Five years ago, National Geographic wrote about the phase out of an "unloved" light bulb that was close to phasing out. Yet, here we are still talking about the lighting product that quickly became replaced by LEDs - Compact Fluorescent Lamps (CFLs).
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Although LED lighting is the most popular and one of the most efficient lighting options right now, our team still faces a lot of questions on fluorescent lighting. Aletheia Cyr, our training and development specialist, helps walk through some of the most common questions we receive on fluorescent lighting.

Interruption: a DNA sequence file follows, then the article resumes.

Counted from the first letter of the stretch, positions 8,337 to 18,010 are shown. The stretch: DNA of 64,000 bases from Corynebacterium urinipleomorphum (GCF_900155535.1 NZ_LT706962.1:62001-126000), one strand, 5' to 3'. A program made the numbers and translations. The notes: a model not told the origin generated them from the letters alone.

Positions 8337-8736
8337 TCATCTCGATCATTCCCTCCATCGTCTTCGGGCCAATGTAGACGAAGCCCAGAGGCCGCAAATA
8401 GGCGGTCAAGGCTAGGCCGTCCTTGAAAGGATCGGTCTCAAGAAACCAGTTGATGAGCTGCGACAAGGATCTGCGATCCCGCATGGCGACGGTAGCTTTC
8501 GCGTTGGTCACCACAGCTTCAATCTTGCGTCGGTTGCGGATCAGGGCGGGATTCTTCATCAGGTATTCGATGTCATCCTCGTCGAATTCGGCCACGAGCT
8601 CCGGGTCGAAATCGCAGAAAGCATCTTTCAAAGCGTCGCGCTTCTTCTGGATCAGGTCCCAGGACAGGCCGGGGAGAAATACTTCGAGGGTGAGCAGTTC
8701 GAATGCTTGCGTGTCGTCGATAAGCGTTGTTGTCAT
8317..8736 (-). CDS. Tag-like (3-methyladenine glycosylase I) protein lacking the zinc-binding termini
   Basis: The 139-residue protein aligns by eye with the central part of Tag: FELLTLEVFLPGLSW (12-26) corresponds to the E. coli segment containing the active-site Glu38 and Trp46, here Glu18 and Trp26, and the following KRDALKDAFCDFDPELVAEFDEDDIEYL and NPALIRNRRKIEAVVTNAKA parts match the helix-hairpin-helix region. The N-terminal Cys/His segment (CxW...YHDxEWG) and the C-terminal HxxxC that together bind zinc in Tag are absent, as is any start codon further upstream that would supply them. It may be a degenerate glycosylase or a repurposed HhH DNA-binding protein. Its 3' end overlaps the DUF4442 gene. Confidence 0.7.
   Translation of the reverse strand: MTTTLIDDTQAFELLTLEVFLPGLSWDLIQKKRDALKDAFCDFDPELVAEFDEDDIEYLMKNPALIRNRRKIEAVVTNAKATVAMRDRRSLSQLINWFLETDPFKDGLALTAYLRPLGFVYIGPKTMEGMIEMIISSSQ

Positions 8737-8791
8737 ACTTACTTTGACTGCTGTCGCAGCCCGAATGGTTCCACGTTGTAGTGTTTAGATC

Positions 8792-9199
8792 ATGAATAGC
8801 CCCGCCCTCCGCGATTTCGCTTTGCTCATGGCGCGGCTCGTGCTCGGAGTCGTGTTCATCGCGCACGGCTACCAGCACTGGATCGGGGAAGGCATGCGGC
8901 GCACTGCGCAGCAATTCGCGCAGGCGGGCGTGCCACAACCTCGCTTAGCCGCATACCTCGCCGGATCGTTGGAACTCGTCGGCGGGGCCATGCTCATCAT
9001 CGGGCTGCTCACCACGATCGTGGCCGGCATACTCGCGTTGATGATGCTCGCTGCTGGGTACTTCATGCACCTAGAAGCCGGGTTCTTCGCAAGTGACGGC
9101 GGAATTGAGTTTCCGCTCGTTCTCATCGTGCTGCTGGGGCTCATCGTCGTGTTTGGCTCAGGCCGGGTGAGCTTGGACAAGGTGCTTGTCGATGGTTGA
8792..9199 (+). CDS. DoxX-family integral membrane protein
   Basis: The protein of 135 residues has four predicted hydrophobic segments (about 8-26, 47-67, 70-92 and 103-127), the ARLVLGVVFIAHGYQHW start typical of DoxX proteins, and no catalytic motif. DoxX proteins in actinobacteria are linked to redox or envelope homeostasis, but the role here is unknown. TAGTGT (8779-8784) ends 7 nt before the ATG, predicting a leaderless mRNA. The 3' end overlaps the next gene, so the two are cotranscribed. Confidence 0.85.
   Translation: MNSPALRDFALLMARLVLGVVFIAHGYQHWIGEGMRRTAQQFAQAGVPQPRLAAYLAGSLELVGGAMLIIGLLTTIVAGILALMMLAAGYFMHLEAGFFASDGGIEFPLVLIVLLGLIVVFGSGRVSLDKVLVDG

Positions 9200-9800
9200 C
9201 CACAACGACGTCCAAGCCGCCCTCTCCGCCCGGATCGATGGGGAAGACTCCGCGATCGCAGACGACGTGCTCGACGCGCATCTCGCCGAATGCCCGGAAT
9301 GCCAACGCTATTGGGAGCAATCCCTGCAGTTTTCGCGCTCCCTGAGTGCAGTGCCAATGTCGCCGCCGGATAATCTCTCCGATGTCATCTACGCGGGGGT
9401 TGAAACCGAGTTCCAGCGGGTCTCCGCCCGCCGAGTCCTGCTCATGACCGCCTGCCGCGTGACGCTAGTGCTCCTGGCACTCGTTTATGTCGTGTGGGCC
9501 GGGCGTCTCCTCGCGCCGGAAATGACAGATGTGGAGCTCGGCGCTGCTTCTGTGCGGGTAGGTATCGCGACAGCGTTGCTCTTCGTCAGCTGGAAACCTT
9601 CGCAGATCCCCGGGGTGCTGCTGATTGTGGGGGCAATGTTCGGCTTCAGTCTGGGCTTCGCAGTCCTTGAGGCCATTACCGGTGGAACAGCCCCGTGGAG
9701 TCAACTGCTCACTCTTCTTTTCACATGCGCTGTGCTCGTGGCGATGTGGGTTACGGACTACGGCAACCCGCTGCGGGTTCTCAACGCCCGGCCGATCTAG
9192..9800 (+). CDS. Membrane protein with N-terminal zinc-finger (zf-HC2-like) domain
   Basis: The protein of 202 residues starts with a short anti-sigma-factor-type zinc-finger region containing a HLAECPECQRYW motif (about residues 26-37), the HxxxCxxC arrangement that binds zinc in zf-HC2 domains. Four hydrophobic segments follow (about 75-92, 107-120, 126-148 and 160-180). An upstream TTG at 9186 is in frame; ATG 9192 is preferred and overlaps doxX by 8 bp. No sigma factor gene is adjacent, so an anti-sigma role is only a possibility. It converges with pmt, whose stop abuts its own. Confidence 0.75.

Lighting manufacturers speak different dialects of the same language: part numbers. The point of our part number series is to help you to better understand what all of those characters on your light bulb mean, so you can accurately and easily order replacement products.
Understanding part numbers
Compact fluorescent lamps (CFL bulbs) first emerged on the lighting market as a more energy-efficient alternative to the incandescent light bulb.
Manufacturers had already started producing linear fluorescents, but the linear tubes did not fit into the same socket as incandescent light bulbs.